Before the US entered WWII, Dr. Seuss was just a concerned citizen. In 1942, he started supporting the war effort directly. He enlisted, but he wasn’t heading to the front lines; Seuss became the commander of the Army’s First Motion Picture Unit’s animation department. 

And once again, Seuss set his sights on the Japanese.Col. Gentry Boswell, 28th Bomb Wing commander, reads a book  - 2016Senior Airman Hrair Palyan, Wikimedia Commons

30. His Story Won An Oscar

Dr. Seuss eventually earned the Legion of Merit for the films he made during WWII. The most notable was Our Job in Japan, which after the war was expanded into the Oscar-winning documentary Design for Death

The film made perfect sense in the context of WWII. After WWII? Well, that’s a little more complicated.

Dr. Seuss factsFlickr, lili chin

31. He Tried To Turn People Against Japan

While Dr. Seuss was working directly for the war effort, propaganda was the name of the game. Our Job in Japan was a slanted description of Japanese culture, designed to teach American soldiers that their Japanese enemies were vicious, would never stop, and had to be defeated at all costs.

The story must have connect with people, for it to be expanded into an Oscar-winning film. But by then, WWII had ended, and Dr. Seuss was preparing for a huge change in his life.Dr. Seuss And The Wolf Chewed Up The Children - 1941Dr. Seuss, Wikimedia Commons

32. He Moved To Sunny California

Maybe WWII made Seuss want a little sunshine in his life, because soon after it ended, he and his wife packed up and moved to beautiful La Jolla, California. Maybe Helen thought that this was going to be a fresh new start for them.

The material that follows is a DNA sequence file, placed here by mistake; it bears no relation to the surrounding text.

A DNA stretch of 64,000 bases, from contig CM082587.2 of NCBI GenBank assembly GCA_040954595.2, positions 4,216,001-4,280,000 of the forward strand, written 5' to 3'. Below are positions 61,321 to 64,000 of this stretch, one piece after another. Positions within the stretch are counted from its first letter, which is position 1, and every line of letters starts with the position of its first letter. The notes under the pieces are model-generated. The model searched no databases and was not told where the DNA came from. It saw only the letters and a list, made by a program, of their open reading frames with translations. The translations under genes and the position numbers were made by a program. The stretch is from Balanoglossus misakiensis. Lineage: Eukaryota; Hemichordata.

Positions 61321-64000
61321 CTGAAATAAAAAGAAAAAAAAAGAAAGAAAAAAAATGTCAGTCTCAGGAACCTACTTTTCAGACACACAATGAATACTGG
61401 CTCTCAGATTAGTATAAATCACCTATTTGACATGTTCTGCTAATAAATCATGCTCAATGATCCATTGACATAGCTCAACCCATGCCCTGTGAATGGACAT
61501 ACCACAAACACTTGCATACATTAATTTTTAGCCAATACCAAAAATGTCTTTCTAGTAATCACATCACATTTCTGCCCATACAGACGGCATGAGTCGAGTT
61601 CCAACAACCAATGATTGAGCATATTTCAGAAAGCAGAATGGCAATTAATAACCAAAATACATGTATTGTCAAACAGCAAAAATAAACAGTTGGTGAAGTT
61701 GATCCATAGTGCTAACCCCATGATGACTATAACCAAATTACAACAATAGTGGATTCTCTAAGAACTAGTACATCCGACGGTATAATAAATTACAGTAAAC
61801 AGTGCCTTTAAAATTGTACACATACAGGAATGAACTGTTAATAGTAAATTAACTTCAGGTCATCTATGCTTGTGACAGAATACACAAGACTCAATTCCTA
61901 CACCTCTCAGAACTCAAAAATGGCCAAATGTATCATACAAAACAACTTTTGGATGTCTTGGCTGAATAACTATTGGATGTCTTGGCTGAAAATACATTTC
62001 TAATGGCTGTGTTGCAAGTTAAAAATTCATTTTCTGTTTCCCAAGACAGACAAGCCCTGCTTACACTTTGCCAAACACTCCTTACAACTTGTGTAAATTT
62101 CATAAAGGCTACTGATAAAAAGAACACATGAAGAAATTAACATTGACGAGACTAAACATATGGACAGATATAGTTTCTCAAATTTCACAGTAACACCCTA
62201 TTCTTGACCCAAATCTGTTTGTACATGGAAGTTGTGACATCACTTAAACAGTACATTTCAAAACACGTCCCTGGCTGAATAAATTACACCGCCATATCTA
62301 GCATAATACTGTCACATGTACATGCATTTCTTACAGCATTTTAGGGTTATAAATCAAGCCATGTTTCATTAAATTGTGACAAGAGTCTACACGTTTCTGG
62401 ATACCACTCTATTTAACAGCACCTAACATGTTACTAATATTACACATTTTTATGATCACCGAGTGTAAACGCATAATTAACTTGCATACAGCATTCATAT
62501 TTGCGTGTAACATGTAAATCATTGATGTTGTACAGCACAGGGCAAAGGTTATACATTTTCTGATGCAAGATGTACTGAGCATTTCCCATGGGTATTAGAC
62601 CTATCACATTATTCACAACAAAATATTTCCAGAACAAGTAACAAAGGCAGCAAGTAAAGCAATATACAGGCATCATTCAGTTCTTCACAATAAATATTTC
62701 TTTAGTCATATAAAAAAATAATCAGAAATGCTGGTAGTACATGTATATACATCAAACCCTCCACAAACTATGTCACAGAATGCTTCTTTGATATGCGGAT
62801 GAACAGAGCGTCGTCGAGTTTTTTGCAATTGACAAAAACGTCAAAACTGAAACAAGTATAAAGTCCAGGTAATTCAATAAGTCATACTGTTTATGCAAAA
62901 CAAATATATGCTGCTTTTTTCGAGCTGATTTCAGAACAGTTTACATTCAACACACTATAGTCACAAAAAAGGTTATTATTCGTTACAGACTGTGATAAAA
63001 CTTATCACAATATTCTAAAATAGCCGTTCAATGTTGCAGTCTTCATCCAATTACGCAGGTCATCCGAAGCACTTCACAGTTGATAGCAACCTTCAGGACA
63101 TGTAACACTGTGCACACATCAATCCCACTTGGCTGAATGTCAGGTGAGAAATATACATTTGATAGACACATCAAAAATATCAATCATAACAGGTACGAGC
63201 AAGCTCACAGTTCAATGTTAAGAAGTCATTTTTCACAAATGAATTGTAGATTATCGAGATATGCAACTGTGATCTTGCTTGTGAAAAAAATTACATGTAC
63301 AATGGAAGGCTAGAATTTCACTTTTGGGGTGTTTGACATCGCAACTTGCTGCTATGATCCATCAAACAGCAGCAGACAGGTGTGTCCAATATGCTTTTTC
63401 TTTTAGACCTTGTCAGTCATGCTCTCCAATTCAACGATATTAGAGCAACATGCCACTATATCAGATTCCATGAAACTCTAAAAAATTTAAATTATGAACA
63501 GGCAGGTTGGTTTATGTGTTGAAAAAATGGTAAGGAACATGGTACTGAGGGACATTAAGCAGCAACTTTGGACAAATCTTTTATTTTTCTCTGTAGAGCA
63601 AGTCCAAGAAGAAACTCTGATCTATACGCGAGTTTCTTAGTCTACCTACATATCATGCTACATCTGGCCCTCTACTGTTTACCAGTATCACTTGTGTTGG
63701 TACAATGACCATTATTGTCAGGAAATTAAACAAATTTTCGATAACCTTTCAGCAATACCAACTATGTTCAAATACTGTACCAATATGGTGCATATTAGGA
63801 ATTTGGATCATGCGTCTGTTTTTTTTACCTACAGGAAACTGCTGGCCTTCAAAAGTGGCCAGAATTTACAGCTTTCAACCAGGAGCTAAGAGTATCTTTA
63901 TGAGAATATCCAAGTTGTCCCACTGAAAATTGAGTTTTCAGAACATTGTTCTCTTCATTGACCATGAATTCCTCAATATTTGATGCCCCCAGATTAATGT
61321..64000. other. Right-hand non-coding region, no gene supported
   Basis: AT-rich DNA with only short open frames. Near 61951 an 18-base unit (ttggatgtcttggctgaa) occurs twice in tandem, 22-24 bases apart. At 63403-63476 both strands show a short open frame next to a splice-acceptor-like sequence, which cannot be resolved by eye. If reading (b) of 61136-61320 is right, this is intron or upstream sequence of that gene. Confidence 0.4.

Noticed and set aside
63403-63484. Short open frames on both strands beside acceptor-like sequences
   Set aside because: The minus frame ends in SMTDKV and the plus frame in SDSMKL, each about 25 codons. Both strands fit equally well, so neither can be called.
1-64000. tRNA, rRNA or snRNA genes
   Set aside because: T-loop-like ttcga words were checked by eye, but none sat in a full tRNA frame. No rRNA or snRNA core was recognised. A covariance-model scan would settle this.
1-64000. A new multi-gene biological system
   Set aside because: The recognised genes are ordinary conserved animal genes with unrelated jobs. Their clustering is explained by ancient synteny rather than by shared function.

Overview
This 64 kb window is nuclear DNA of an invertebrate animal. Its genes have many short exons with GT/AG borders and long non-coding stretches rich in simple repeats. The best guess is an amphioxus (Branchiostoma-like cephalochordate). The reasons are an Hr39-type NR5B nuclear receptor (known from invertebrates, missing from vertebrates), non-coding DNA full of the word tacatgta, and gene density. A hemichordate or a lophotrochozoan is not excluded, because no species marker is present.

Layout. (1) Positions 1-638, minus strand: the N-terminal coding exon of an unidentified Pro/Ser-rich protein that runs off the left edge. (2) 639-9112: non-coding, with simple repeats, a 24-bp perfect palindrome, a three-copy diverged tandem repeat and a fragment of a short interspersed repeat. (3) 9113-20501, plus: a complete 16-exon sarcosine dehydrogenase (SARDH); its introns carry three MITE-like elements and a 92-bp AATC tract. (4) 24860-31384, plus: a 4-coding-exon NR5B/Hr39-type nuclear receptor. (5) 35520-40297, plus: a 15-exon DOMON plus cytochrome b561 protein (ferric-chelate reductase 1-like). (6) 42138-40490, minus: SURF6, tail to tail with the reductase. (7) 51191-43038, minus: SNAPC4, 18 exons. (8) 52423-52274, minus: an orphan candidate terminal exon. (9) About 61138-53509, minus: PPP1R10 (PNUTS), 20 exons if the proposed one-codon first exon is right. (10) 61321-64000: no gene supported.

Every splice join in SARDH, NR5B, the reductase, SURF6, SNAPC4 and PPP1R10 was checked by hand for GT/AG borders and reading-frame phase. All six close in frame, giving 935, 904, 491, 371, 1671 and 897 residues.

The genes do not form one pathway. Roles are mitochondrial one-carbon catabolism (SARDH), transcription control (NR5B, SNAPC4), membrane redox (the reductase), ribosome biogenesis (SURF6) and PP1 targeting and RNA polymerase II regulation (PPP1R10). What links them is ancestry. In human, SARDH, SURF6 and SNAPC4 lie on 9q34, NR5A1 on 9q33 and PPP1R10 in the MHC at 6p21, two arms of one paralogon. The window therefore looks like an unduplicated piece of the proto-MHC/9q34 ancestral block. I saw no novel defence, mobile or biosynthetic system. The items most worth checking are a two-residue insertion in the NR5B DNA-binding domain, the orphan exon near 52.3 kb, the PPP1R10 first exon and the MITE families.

Sadly, it was the beginning of the end. A beach in La Jolla, San Diego, California, USA - 2013public-domain-image.com, Picryl

33. He Made A Movie

Dr. Seuss made movies during WWII, so now that it was back to civilian life, he tried his hand at making one for general audiences. The final product was The 5,000 Fingers of Dr. T. and it looks…exactly how you’d expect a Dr. Seuss movie to look. 

Unfortunately, in 1953, that was a bad thing.

Dr. Seuss factsThe 5, 000 Fingers of Dr. T. (1953), Columbia Pictures

34. It Was A Total Flop

America wasn’t ready for the surreal imagery of The 5,000 Fingers of Dr. T., and the film was both a critical and financial disaster. It was so bad that Dr. Seuss never made another movie again (but the whole thing is on YouTube today for anyone who wants to watch it).

But while the movies didn’t really work out, his books were doing better than ever.

Dr. Seuss FactsFlickr,B Rosen

35. He Was Very Productive In The 50s

Dr. Seuss wrote many of his most famous books in the 1950s, including If I Ran the Zoo, Horton Hears a Who, and How the Grinch Stole Christmas! But there was one book in particular that really sent Dr. Seuss into the stratosphere.

Dr. Seuss FactsFlickr,justgrimes

36. His Publisher Was Worried About Kids

A 1954 Life magazine report on illiteracy came to the conclusion that children weren’t learning to read because their books were too boring. An executive at Dr. Seuss’s publisher saw this report, so he gave Seuss a challenge. He compiled a list of 250 words he thought all first-graders should know.